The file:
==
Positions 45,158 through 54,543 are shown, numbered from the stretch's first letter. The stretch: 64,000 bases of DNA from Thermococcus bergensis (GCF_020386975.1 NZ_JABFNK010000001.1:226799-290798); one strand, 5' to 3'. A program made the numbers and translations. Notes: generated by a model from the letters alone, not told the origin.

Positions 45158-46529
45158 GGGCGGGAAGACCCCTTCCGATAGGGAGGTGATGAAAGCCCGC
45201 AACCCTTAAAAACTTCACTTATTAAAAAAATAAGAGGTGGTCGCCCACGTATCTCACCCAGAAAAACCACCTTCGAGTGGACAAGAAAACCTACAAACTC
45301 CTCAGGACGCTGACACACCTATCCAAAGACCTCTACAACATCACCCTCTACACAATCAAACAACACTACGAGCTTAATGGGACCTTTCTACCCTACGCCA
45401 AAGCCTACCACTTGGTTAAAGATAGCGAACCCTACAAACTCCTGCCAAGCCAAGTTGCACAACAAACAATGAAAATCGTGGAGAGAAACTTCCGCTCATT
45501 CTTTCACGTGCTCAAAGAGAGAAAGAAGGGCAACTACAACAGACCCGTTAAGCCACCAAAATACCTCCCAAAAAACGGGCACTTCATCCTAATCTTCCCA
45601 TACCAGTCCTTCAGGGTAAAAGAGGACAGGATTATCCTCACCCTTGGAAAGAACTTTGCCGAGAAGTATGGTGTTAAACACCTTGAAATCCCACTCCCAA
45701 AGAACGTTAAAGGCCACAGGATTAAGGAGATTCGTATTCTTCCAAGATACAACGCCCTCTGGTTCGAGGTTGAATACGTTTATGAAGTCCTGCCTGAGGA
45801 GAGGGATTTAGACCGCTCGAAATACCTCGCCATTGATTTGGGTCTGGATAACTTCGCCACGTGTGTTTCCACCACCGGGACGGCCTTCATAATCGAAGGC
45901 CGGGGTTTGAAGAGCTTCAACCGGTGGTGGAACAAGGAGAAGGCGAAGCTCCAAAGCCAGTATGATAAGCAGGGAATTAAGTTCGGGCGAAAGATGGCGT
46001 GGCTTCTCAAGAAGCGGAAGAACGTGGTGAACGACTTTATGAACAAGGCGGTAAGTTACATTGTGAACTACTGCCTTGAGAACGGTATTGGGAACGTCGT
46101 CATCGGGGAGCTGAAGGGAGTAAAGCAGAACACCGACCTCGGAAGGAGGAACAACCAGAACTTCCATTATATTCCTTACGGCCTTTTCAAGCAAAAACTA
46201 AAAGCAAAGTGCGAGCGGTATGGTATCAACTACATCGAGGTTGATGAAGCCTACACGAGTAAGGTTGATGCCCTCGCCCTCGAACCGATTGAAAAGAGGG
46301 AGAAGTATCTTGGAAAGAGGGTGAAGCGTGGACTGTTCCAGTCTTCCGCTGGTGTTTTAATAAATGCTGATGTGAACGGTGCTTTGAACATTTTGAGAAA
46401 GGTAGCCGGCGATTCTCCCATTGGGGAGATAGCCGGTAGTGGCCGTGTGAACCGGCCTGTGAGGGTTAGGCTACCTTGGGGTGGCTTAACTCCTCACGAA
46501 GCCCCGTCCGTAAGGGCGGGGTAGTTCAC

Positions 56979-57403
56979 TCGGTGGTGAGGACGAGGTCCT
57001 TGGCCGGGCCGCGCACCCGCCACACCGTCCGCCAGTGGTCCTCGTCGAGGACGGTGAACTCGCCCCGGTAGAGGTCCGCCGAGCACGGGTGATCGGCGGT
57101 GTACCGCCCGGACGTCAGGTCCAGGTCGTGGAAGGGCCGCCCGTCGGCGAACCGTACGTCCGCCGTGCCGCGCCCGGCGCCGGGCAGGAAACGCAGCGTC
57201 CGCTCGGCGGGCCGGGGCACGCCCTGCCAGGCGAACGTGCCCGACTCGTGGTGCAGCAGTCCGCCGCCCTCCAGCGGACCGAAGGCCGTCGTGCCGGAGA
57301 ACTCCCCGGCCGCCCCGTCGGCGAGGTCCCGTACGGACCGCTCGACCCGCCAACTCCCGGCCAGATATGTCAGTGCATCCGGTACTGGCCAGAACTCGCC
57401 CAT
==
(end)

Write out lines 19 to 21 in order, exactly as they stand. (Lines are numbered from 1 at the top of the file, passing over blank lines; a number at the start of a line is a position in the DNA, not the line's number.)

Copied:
56979 TCGGTGGTGAGGACGAGGTCCT
57001 TGGCCGGGCCGCGCACCCGCCACACCGTCCGCCAGTGGTCCTCGTCGAGGACGGTGAACTCGCCCCGGTAGAGGTCCGCCGAGCACGGGTGATCGGCGGT
57101 GTACCGCCCGGACGTCAGGTCCAGGTCGTGGAAGGGCCGCCCGTCGGCGAACCGTACGTCCGCCGTGCCGCGCCCGGCGCCGGGCAGGAAACGCAGCGTC